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On farm replicated trials

Wick, Franzen, Kandel, Ransom, Wells; farmers Breker, Bell, Toussaint, Hohenhause, Thilmony in ND; Rollofson, Martinson in MN

North Dakota farms


  1. Interseeding cover crops: The project’s twin row high-clearance planter interseeded cover crops at five farmer’s fields.  Total acres interseeded with the interplanter was approximately 600 acres.  Farmers who used our interseeder were Joe Breker (corn-cover crops) and Jeff Breker (corn-sorghum), Rutland, ND; Joe Bell (soybean-covercrops), Gardner, ND, Doug Toussaint (sunflower-cover crops), Wahpeton, ND, at the Soil Health and Agriculture Research Extension (SHARE) farm Mooreton, ND and M. and A. Hohenhause, Lisbon, ND. Cover crops interseeded were radish, rye, winter camelina mix into corn at V6, forage sorghum into corn, cut for silage at the end of the season, cover crops mix in sunflower.  Grain yield did not decrease at any of the interseeded locations.
2. Joe Breker and Doug Toussaint planted 50 acres each of winter camelina in the fall of 2017. One field was drilled after a wheat crop and the other field was aerially seeded. Camelina stands in the spring were spotty with areas with very good stands and few weeds while some lower spots had lower stands and many weeds, mainly field pennycress. To avoid seed contamination, field pennycress was hand weeded in both fields as much as possible.  Both farmers were able to harvest about 20-30 acres each out of the 50 acres of camelina planted in the fall with an average yield of about 800 lbs seed/ acre.  Seed harvested still had field pennycress seed so it was sent to a cleaning facility and the seed was cleaned to 99% purity using and optical sensor.  Part of the seed was sent to Dr. Gesch and Dr. Lenssen for them to distribute among their farmers for fall planting (see below under Extension activities).  Both North Dakota growers established winter camelina again in the fall of 2018, with the intent of double relaying soybean into green camelina in the spring.
3. An alfalfa-corn intercropping on-farm replicated trial was started in 2018 at the Anthony Thilmony farm in Valley City, ND.  Three strips 20 ft wide and 100 ft in length were planted with corn, alfalfa or alfalfa +corn.  The experiment had three replicates.  The alfalfa variety was Vamoose RR.  This variety was selected because it has leafhopper resistance.  In the plot trials from 2016 and 2017 it was clear that alfalfa planted with the corn had increased leafhopper damage, probably because the conditions within the canopy were favorable for the leafhopper development.  Using Vamoose solved this problem and this on-farm trial did not need insecticide spraying for leafhoppers.  Corn was planted by the farmer at the same time as the rest of his corn field and then a 20ft drill from NRCS was used to plant alfalfa on the strips with corn (3 strips).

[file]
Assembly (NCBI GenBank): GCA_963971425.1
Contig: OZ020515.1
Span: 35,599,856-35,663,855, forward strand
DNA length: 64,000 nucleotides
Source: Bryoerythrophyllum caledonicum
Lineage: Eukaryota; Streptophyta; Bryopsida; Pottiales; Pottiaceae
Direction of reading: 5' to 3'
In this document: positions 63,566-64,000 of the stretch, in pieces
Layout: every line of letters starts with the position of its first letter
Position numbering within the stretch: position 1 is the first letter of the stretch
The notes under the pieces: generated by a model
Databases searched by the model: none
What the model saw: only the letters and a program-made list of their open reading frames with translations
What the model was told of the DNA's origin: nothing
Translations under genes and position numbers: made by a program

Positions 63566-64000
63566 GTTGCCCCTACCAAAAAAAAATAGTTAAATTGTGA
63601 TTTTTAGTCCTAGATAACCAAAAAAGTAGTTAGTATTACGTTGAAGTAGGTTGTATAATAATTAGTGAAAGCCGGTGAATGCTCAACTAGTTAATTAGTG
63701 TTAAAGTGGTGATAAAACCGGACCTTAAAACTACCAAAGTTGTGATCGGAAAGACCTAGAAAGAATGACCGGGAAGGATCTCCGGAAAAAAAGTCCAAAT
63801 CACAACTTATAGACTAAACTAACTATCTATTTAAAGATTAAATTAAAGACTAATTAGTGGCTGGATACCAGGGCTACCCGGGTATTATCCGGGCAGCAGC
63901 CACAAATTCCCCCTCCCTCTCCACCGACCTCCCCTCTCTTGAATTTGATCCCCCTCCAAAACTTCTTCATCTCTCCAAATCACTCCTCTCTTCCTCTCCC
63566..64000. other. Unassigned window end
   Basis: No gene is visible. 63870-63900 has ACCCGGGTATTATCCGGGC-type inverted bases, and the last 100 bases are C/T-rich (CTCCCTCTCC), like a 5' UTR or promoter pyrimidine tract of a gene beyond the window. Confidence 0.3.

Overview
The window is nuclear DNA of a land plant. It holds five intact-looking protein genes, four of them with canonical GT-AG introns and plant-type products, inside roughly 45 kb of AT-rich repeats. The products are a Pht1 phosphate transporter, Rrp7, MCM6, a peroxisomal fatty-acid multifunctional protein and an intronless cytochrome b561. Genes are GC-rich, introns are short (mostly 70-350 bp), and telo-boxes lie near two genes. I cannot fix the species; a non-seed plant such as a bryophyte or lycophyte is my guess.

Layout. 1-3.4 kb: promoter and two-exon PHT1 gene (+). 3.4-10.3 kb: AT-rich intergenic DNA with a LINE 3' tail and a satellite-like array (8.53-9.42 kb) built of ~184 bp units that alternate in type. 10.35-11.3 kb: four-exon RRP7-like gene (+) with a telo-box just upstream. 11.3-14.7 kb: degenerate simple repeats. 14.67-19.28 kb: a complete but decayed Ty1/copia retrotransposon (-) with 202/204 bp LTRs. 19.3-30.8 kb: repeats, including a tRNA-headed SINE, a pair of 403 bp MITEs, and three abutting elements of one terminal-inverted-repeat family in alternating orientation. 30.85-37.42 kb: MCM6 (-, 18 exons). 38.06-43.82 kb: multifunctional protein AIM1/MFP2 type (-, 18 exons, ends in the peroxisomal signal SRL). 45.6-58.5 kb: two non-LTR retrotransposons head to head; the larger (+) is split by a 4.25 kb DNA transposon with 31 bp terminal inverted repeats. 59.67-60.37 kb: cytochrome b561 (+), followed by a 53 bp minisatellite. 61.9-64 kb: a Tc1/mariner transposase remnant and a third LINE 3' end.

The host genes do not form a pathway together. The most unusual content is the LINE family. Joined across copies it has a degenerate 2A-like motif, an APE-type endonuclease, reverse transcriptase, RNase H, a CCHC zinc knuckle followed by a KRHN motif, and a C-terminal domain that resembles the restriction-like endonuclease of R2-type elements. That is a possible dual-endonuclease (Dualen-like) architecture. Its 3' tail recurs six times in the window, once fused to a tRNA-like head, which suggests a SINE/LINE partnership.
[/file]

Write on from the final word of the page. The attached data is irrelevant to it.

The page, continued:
Results of this experiment were similar to what was observed in the plot trials across locations and years. Corn yield decreased by 27 bu/acre in the plot with alfalfa in it, although the difference was not statistically significant. This was expected since alfalfa planted at the same time as corn competes for water and nutrients with corn.  Alfalfa established well under the corn canopy and plant density was not different from that of sole alfalfa.  In thissystemthe loss of corn yield in Year 1 is offset by the 2.5 ton/acre gain in alfalfa yield in the following season.

Minnesota farms

1.       Rollofson Farm:

In 2017, winter camelina and winter rye were seeded into replicated 15’ × 150’ strips of standing corn and soybean in late August using two different methods: 1) direct seeding with a high-boy seeder and 2) aerial broadcast seeding. Additionally, replicated strips of camelina and rye were direct seeded with a no-till drill into spring wheat stubble for comparison of establishment. Due to herbicide carry-over damage, no covers crops emerged in the soybean. In 2018, % green cover, total aboveground biomass, and pictures were taken to document establishment in the corn and direct-drilled wheat systems. The covers in the corn system were terminated in May prior to planting soybean. Equal amounts of cover and biomass were achieved with both camelina and rye in the direct seeded wheat system averaging about 554 kg ha-1 in biomass production by May 7. In the corn system, rye provided better cover and biomass production averaging 221 kg ha-1 than camelina which averaged 55 kg ha-1 for direct seeding and 23 kg ha-1 for the aerial seeding treatment. Direct seeding with the high-boy seeder generally resulted in better establishment than aerial seeding.

 2.                   Martinson farm:

During the 2018 growing season, and on-farm site was established at the Martinson Farm in Rogers, MN. The Martinson Farm is a dryland farm on course-textured soil. Alfalfa variety Vamoose was established in strips with full season grain corn. Prohexadione was not used. Alfalfa did establish, however, during the hot dry 2018 summer, and void of irrigation, the alfalfa failed to survive. At corn harvest alfalfa populations were taken and there was less than 1 plant per 10 m2. The trial was abandoned.



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